Here is the kitchen in its completed form. I took all the cupboard doors and drawers home so I could router a new edge on them. The old edge was was a bumpy and square, so I rounded it off with a table router. I also put new handles on. I used all the old hinges, but I painted them black to match the handles.
I painted the heat register black. It used to be a rusted brown register with some calcium on it for some weird reason. To get the calcium off I let it sit in a container of diluted hydrochloric acid.
I still haven’t put the quarter-round baseboard on to cover the edge of the flooring but I’ll do that some time.
The kitchen doesn’t look like complete garbage anymore so I am happy.
Edit: Turns out I’m the only person ever not to have heard of a biscuit jointer. You should read on and comment on my noobish-ness anyway.
At first this post was supposed to be a short “I love this tool”, but it kind of turned into a tutorial. You may have heard of this tool, and know everything there is to know about it, in which case, I’m wasting your time.
Today I started on my Dad’s kitchen renovation. After ripping off the old arborite, trim and tiling, it was time to make some forward progress.
First on the list was to apply the 3/4″ maple trim to the edge.
My Dad’s friend, who is a professional carpenter, recommended I use a biscuit jointer to attach the trim. I have never in my life heard of it before, but I decided to give it a shot. Turns out it’s absolutely awesome!
(Avoiding all edibility jokes) A biscuit is a small piece of wood about 1/8 ” thick of varying width/length.
Regarding the tool itself, a small (4″) blade is mounted horizontally inside the biscuit jointer. When pressure is applied to the front edge/guide, the blade glides out and is exposed to the material. Before starting, it must be adjusted to the proper depth and height for the material. In this case, the counter top is 3/4″ thick, so the jointer is set up to penetrate at the midpoint; 3/8″. The penetration depth must be set up for slightly more than half the width of the biscuits being used. In this case the depth was set to about 1/2″. Now I know this probably sounds like nonsense, it will make sense in a minute.
A shot of the trim-less counter top:
Once the length of maple was cut to shape, it was time to prep for the jointer. There is an easy way of determining where both pieces of wood should be jointed. Holding the maple carefully in place, and drawing a small pencil line (5″ away from the edge) across both pieces gives an exact point where the jointer should be used on both sides. Subsequent pencil marks were made approx. 10″ apart down the length of wood.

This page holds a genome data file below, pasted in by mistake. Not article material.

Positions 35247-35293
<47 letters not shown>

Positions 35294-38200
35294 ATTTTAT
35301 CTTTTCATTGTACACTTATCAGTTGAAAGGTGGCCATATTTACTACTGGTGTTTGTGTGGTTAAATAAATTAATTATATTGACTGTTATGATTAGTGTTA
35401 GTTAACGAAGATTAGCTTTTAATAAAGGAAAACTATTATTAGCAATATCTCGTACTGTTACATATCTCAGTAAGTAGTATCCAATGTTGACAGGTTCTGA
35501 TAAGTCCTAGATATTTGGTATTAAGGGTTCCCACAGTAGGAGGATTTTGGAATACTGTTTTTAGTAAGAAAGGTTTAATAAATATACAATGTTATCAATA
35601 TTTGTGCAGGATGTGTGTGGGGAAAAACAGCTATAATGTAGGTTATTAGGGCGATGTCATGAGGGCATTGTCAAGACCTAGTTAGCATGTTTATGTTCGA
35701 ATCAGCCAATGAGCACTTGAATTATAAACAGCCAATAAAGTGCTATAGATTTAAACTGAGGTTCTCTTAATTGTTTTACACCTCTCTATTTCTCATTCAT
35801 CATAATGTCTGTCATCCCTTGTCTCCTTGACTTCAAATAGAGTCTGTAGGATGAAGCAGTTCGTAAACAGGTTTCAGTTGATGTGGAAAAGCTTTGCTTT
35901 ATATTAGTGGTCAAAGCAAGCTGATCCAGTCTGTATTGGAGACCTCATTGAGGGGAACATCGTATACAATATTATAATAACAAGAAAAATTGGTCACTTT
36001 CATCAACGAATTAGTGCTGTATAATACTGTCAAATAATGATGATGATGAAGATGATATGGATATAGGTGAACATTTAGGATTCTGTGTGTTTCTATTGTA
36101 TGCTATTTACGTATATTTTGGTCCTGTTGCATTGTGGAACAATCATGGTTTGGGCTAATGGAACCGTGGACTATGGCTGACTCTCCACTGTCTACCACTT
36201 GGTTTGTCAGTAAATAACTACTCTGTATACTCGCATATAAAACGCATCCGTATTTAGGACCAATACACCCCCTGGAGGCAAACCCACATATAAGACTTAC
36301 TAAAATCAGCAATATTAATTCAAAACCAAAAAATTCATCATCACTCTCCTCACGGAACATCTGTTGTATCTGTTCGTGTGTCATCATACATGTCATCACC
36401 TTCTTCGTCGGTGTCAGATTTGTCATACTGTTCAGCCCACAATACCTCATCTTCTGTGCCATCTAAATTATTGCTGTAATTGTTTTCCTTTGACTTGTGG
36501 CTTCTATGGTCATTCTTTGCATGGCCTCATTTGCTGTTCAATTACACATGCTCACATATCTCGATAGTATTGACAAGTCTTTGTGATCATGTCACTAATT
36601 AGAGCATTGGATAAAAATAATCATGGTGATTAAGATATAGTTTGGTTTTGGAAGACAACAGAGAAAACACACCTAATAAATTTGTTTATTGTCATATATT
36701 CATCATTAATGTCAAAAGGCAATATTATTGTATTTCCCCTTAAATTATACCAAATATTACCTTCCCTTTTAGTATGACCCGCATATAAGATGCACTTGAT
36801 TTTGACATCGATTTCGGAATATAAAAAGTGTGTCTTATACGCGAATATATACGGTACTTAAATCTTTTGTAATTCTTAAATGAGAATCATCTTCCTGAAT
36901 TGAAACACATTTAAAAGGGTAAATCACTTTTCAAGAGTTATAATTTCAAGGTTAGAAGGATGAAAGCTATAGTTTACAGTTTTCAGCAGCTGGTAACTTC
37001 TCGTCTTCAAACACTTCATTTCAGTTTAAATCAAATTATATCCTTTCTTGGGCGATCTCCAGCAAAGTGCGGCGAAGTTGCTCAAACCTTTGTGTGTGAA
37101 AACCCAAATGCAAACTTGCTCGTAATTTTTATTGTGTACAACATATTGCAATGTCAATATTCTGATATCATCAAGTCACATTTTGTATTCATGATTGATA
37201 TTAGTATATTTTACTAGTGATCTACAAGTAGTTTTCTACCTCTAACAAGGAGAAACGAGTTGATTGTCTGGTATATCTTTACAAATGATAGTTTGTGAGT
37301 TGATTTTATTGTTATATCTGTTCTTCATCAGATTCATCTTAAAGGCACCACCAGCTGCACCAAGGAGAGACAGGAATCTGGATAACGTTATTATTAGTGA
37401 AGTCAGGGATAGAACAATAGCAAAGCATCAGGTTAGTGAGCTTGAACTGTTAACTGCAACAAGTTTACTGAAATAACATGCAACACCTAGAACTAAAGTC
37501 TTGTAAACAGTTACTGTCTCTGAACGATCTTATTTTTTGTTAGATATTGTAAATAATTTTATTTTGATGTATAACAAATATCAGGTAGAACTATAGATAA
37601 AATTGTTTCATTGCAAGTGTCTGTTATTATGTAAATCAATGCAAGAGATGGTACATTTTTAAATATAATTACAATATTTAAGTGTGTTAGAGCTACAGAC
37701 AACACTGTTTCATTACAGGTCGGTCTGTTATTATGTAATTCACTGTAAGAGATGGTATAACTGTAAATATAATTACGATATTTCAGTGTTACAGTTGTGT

I applied the jointer to the counter top. It was convenient that the person who used the tool previously left a red mark at the center, where max. depth of the blade occurs.
Using the jointer is actually extremely simple. Holding the tool off the wood, turn it on. Once it gets up to speed in about half a second, slowly and flushly (I don’t think that is a word, but I like it) set the guide onto the table, and then push in a forward motion so the blade enters the material. Then pull it out and do the next joint, or turn it off. Repeat on the other piece of wood.
The result is a nice little slit. It will hold half of the biscuit.
I found it easiest to apply the wood glue to the maple, including inside of the slits, then gently tapping the biscuits into their slits with a rubber mallet (doing it on the fixed counter top would cause the glue to run). Apply glue to the rest of the biscuit and quickly apply the entire assembly to the counter.
I was aware of other methods of jointing such as drilling holes and using wooden dowel, but I always find those methods very”finicky”, especially when all I need precision. One screw up and you have to drill an entire series of new holes. With this method, the two materials will ALWAYS be jointed perfectly flush to each other, and there is just the right amount of horizontal play to get things aligned perfectly with a mallet.
And the result is a nail-less, perfectly flush trim that is incredibly solid (much stronger than if it were applied using nails or screws).
And now to take a break and drink a coke before applying the arborite. I wish I could learn how to pour pop correctly.